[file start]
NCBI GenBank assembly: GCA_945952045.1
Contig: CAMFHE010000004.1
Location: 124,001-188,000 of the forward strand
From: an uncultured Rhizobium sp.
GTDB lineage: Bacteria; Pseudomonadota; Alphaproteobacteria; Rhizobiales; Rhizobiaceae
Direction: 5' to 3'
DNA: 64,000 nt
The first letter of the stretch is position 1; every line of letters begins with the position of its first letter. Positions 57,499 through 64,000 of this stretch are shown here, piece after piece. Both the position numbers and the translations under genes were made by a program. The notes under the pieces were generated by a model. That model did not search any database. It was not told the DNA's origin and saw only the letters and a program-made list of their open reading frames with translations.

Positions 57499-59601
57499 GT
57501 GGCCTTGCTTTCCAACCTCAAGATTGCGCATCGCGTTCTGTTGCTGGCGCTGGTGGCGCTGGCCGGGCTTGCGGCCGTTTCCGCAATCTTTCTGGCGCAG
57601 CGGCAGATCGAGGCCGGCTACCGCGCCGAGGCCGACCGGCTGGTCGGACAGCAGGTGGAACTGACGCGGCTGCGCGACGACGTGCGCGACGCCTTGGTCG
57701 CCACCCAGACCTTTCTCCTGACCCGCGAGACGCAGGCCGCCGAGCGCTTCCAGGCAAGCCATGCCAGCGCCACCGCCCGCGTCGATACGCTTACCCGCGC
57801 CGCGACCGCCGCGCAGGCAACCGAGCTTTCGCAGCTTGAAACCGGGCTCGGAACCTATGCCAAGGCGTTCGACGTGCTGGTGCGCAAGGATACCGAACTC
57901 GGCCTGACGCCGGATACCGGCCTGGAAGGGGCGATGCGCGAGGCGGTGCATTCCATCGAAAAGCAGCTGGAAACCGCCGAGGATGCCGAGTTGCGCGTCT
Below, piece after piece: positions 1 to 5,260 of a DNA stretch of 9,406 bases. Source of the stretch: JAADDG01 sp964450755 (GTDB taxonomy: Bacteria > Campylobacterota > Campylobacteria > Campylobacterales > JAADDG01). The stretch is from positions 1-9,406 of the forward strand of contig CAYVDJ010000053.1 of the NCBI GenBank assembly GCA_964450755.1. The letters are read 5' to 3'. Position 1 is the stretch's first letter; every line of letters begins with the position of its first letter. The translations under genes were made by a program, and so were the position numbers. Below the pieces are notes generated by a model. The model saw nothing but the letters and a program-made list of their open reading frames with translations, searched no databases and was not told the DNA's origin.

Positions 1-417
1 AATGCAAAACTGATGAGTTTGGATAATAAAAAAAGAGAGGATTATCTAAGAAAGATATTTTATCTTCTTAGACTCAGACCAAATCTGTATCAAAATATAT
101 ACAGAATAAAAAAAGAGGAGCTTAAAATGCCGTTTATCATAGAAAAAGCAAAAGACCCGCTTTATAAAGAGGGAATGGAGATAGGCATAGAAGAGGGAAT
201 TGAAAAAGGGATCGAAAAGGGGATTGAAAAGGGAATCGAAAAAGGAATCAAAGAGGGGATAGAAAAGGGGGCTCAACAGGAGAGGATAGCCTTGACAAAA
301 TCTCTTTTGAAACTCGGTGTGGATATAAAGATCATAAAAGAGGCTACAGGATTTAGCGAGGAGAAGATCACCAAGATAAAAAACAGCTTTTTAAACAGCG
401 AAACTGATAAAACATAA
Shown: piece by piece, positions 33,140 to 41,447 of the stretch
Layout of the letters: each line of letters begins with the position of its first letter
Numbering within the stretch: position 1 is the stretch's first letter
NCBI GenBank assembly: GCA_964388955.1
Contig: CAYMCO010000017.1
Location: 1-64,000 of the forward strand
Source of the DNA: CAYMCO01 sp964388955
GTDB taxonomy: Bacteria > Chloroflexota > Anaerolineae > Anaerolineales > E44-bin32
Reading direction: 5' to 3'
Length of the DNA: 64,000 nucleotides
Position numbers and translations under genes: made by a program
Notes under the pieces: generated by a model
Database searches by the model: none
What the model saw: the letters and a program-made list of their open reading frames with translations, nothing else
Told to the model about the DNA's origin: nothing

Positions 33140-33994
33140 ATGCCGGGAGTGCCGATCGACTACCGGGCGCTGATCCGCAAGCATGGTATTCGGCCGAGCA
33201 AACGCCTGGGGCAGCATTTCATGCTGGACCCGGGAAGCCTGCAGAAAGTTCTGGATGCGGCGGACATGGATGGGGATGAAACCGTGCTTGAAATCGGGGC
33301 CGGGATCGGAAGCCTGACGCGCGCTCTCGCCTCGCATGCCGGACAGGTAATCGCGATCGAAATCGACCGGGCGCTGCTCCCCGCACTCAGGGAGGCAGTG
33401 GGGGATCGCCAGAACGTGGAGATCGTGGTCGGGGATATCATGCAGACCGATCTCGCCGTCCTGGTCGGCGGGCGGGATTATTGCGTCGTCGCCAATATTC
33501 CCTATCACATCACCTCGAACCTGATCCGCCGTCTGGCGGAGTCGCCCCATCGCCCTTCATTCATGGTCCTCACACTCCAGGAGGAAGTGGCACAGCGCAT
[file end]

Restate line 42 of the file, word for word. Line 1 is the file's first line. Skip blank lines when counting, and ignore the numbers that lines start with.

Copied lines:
33401 GGGGATCGCCAGAACGTGGAGATCGTGGTCGGGGATATCATGCAGACCGATCTCGCCGTCCTGGTCGGCGGGCGGGATTATTGCGTCGTCGCCAATATTC